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From fission bomb to fusion

  1. Apr 10, 2009 #1
    How big is the step from a fission bomb to a fusion bomb?Do you simply put H next to some fission bombs?
     
  2. jcsd
  3. Apr 10, 2009 #2

    Astronuc

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    More or less, one puts some form of hydrogen, e.g. DT, or LiD in a configuration where it was undergo fusion. The fission trigger simply provides the energy used to compress and heat the DT or LiD. At DT can be placed in a fissile device to boost its yield.

    The devil is in the details.
     
  4. Apr 10, 2009 #3

    Morbius

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    Datafree,

    NOT simple AT ALL!!! It's more difficult than just putting H next to a fission bomb.

    As Astronuc points out; the devil is in the details and it took years to figure out how make
    a workable hydrogen bomb even though it was conjectured to be possible back during the
    Manhattan Project.

    If you are interested - read Richard Rhodes book "Dark Sun: The Making of the Hydrogen Bomb"

    Dr. Gregory Greenman
    Physicist
     
  5. Apr 11, 2009 #4
    Thank you.I thought the fission bomb had only to create the heat and pressure of the sun
     
  6. Apr 13, 2009 #5

    Morbius

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    Datafree,

    Just having heat and pressure may not give you what you want. It's like saying all you need to fly
    is to run down the runway real fast and you will lift off. NOPE - you have to have a wing that can
    make use of that velocity and turn it into lift.

    Likewise, with a thermonuclear bomb - you have to have a configuration that can make use of the
    heat and pressure. Just having heat and pressure is NOT sufficient.

    Dr. Gregory Greenman
    Physicist
     
  7. Apr 15, 2009 #6
    Kip Thorne in BLACK HOLES AND TIME WARPS has an historical discussion of the development of fission and fusion bombs...
    He explains the first Soviet "hydrogen" bomb was really a souped up fission bomb....but they came acroos LiD before the US....and he also discusses how the two atomic (fission) bombs dropped on Japan were of two different material designs...U235 first then plutonium for the second....
     
  8. Apr 17, 2009 #7
    Yes, it's really just as simple as that. :smile: No one who actually knows anything about this stuff can or should comment.
     
  9. Apr 17, 2009 #8

    Morbius

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    Jeff,

    You CAN tell them what the Department of Energy has released.

    In fact, you can find the Dept of Energy statement saying EXACTLY what I've
    stated in Richard Rhodes' book!!!

    Dr. Gregory Greenman
    Physicist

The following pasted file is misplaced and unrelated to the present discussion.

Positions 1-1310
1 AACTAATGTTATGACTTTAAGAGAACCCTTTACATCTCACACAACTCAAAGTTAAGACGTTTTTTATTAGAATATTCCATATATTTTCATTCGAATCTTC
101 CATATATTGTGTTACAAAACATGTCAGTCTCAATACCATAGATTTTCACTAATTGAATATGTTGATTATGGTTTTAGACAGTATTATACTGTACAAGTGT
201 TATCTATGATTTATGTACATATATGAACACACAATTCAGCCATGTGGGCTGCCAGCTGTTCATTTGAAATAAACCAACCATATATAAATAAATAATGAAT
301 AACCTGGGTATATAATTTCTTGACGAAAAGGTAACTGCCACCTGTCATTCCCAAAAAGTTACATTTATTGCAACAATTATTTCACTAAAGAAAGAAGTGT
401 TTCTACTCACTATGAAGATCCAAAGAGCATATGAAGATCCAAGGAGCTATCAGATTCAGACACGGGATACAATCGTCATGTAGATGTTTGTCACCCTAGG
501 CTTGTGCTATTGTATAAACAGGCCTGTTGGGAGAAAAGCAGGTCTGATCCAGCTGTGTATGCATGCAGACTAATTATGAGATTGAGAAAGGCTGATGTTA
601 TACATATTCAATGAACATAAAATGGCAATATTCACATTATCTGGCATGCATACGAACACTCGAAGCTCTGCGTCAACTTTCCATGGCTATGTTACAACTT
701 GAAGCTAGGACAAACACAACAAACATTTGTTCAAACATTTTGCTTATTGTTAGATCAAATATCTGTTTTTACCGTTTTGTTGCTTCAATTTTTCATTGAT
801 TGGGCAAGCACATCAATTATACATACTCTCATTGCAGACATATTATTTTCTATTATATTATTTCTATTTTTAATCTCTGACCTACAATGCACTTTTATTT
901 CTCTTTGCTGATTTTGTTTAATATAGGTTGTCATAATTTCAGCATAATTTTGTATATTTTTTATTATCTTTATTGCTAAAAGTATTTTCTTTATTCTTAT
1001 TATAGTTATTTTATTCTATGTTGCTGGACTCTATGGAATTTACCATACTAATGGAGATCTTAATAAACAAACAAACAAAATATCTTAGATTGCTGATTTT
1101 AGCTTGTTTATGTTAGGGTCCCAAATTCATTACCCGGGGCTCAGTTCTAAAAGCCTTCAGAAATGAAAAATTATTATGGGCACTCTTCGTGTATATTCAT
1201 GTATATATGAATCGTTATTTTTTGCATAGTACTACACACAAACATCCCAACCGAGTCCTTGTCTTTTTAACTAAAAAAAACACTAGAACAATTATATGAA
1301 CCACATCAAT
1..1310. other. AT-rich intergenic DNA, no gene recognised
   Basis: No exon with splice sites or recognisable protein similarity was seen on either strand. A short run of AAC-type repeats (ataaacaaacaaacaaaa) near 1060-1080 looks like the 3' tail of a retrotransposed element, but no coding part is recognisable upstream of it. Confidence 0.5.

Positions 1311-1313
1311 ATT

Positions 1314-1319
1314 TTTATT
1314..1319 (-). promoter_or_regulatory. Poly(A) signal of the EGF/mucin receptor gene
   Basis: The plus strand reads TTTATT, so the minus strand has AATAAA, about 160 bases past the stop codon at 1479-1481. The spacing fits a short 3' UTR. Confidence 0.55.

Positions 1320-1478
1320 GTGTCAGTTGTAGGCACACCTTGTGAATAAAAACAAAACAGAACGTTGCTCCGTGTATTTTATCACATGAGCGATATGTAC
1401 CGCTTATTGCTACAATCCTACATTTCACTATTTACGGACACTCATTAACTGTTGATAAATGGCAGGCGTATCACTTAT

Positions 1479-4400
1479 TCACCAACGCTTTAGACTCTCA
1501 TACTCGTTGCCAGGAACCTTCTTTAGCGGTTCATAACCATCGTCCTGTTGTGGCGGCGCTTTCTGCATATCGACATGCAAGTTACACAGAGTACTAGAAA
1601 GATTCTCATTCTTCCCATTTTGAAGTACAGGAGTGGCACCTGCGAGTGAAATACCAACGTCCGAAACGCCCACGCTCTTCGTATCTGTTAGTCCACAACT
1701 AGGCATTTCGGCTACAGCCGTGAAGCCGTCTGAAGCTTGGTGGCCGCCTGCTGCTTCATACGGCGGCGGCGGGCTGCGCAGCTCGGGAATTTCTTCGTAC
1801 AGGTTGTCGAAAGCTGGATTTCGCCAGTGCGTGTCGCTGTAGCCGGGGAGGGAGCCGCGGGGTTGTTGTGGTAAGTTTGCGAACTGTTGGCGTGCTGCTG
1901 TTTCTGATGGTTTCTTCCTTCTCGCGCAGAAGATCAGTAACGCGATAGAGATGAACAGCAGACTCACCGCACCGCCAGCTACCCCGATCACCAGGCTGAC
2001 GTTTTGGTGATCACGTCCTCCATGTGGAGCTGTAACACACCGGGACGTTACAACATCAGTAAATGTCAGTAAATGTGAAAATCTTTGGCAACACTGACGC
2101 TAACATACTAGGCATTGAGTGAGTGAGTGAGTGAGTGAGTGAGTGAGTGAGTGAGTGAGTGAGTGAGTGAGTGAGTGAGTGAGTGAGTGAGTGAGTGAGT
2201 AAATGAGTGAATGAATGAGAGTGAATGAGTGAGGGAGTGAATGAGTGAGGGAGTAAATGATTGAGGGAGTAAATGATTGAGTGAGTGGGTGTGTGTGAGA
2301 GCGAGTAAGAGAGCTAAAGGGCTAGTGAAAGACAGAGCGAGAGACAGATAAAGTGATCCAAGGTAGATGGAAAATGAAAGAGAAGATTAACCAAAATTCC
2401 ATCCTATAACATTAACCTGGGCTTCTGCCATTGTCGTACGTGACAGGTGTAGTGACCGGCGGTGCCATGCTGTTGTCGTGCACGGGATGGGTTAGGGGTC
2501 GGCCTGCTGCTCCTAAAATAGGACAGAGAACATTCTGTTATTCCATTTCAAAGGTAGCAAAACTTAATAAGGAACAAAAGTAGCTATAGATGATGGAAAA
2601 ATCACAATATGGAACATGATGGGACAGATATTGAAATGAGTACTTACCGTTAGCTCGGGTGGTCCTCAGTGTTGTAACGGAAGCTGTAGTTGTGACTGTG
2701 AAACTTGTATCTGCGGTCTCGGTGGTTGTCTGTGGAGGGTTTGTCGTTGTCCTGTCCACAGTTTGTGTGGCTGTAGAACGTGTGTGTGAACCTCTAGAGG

10. Apr 18, 2009 #9
    Greg, did you have your posts formally ADC'd?

     
  11. Apr 20, 2009 #10

    Morbius

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    Jeff,

    I AM an ADC!!

    Like I said - you can ALWAYS refer to official statements by DOE.

    Dr. Gregory Greenman
     
  12. Apr 20, 2009 #11
    My concern is your reference to a book for more information, which could be construed to imply some kind of official blessing. I have no idea what is in the book, I've never read it, but as you must know it could potentially skirt the line.
     
  13. Apr 21, 2009 #12

    vanesch

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    No, not really. The book is out there, you can find it in every good library, you can order it on amazon and all that. I really think it doesn't contain any undisclosed material. I've read it, and it contains far more detailled information than what Greg said here - and one can also imagine that it is still far from containing useful design information to quickly make a bomb. It is an interesting story of physics too. To summarise the argument: the "naive" idea that the fission bomb materially (hydrodynamically) compresses and heats the hydrogen was the wrong way, and led people astray for a while. The actual idea that worked was to use *radiative pressure*. This sounds crazy at first, as radiative pressure seems to be quite elusive as compared to hydrodynamical pressure - for matter in normal circumstances. But it turns out that in the thermodynamical states one is interested in, radiative pressure is far stronger than hydrodynamical pressure, and moreover can be much better concentrated.
    This is explained in much more detail in Rhodes' book.
     
  14. Apr 21, 2009 #13
    Heat, pressure and duration.
     
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